A double homicide. A city on the brink of anarchy. One lawyer drops from a heart attack, another is criticized for her wardrobe and hair. A low-speed chase in a white Bronco, broadcast live on national news. Sound like a melodramatic soap opera? What if I told you it was all real?
The anthology series “American Crime Story” premiered this year with a season entitled “The People vs. O.J. Simpson,” detailing the 1995 trial involving superstar athlete Orenthal James Simpson, two dead bodies, scheming lawyers and a country glued to every minute. The show has amassed great critical acclaim and viewership success, and, personally, it’s some of the best television I’ve ever seen.
This begs the question: Why are we still so obsessed with this trial?
Honestly, I can’t name all the reasons. This truly was a stranger-than-fiction event in American history. The Simpson case was about many things: fame, race, wealth, domestic violence and the very nature of our legal system—all of which are still extremely relevant decades later.
But even on the surface, this case and trial were fascinating to the American public. A strong argument could be made that this single trial birthed the 24-hour news cycle. After a trial that spanned eight months, O.J. Simpson was acquitted despite a wealth of evidence pointing toward guilt. This included blood that matched his DNA, bloody footprints that matched his shoes, and bloody clothes at Simpson’s mansion. The not-guilty result shocked the entire world and is still questioned to this day.
Even after all that, Simpson supposedly wrote a book entitled “If I Did It,” in which he explains hypothetically how he would have committed the murders. Simpson denies involvement with the book, but ghostwriter Pablo Fenjves claims it was collaborative.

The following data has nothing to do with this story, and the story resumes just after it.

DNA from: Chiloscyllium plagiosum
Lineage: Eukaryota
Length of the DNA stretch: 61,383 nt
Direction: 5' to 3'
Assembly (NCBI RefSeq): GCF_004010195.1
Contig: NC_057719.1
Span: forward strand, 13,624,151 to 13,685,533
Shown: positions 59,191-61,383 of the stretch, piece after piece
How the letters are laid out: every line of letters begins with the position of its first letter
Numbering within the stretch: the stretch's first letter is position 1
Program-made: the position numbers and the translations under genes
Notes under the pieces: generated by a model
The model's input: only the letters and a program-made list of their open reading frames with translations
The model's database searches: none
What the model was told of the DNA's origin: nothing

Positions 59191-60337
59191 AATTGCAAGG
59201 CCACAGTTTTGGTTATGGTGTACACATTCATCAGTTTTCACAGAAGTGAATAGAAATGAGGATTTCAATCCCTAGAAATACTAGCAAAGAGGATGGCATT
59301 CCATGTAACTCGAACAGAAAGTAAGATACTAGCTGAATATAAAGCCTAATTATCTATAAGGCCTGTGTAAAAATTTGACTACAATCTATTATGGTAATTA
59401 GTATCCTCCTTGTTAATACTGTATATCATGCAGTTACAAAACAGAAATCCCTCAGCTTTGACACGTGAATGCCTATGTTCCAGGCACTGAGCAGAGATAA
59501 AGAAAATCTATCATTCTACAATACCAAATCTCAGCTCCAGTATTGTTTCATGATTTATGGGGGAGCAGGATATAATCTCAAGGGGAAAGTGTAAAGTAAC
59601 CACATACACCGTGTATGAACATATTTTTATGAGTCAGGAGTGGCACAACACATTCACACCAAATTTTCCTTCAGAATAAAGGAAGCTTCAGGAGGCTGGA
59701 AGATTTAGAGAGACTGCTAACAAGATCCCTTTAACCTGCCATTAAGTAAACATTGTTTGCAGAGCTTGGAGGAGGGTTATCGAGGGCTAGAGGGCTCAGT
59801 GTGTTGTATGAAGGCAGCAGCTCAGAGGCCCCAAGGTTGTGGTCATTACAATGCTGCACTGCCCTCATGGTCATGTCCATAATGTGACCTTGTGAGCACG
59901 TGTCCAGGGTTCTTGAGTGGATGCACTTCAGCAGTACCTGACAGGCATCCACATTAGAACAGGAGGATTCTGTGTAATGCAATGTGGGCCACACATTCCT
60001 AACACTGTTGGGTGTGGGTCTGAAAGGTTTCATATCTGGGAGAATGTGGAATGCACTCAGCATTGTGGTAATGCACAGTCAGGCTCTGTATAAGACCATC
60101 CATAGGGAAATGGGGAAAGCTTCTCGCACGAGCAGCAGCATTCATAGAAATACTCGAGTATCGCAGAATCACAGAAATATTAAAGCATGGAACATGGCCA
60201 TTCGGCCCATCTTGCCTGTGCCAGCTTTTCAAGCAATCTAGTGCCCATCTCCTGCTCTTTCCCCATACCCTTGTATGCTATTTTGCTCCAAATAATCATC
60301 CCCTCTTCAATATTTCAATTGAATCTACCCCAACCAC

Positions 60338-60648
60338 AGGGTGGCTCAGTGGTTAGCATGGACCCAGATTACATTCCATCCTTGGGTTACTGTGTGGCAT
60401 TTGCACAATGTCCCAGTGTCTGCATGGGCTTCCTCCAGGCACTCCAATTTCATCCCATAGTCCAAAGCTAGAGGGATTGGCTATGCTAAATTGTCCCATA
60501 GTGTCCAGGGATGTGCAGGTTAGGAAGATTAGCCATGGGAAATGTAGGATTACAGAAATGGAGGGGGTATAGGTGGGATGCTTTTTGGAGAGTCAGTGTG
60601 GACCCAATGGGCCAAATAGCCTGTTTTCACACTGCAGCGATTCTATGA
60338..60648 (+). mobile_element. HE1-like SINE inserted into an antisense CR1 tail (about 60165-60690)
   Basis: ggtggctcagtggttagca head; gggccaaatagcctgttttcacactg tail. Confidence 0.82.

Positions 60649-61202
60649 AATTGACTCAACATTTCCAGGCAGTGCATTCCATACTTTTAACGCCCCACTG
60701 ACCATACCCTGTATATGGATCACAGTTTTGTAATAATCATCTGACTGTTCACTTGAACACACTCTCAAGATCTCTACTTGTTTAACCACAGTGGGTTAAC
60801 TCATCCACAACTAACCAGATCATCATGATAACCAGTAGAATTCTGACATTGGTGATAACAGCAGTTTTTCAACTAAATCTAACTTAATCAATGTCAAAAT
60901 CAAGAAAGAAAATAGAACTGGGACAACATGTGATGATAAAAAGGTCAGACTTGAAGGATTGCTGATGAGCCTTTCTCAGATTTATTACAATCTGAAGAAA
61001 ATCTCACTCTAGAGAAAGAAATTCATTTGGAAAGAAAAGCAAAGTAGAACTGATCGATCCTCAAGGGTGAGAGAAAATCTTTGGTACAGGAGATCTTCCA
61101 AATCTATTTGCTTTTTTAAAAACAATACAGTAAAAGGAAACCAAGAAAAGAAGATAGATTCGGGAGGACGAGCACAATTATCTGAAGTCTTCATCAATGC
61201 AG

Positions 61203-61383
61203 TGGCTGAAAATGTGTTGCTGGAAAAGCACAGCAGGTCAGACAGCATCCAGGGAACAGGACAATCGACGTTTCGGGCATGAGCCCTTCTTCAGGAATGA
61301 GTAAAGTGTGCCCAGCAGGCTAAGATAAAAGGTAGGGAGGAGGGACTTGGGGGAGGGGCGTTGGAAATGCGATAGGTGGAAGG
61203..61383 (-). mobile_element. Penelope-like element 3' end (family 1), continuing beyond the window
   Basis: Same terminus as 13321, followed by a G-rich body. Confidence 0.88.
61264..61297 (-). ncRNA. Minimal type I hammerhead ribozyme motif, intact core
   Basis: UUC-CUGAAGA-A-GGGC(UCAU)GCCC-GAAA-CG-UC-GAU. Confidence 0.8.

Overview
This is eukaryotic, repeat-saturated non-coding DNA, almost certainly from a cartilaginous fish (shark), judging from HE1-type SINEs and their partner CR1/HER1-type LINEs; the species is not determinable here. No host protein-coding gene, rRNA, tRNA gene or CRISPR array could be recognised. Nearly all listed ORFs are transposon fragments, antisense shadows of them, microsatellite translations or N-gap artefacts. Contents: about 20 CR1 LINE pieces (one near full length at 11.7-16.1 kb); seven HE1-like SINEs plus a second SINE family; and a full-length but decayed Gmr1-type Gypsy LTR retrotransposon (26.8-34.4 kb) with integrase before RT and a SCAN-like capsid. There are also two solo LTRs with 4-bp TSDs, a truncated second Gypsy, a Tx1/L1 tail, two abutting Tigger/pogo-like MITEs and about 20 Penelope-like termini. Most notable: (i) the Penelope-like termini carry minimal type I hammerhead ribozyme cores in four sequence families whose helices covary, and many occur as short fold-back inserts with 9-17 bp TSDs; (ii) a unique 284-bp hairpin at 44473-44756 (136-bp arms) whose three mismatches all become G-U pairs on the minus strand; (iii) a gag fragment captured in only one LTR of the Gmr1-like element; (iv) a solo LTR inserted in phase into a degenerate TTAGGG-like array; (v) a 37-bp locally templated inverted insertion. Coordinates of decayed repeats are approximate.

Seriously, you can’t make this stuff up.
The Simpson case was also the beginning of a now-notorious Kardashian family’s insertion into the public eye. Robert Kardashian—Kim, Khloe and Kourtney’s late father—was a good friend of Simpson’s in college and throughout the ordeal.
After the trial, Robert seemed doubtful about O.J.’s innocence in an interview with ABC—“I have doubts. The blood evidence is the biggest thorn in my side; that causes me the greatest problems. So I struggle with the blood evidence.”
The trial, however, was more than flash and celebrity—it carried heavy themes that still resonate with the American people today. African Americans in the country had plenty of reason to distrust the Los Angeles Police Department following the infamous Rodney King beating, and the trial exacerbated those feelings in both organic and manipulated ways.
According to sociologist Darnell Hunt, blacks and whites naturally viewed the same evidence from very different perspectives based on individual experiences. At the same time, lawyers and media deliberately “played the race card,” intensifying the public’s fear for personal advantage.
These occurrences are not unique, nor are they limited to the past. Fear-mongering and public manipulation are unfortunately alive and well, and they impact relations between races, classes and any other division in society.
The series opens with footage of the 1992 L.A. riots, which bears an uncanny resemblance to Ferguson and Baltimore. Yes, fear is far from antiquated.
That’s why this 21-year-old case still holds our attention. It touched on so many topics that dominate the headlines to this day. Violence, pride and fear—I don’t expect these things to fade away, meaning the trial of “The People vs. O.J. Simpson” will likely be relevant in two more decades.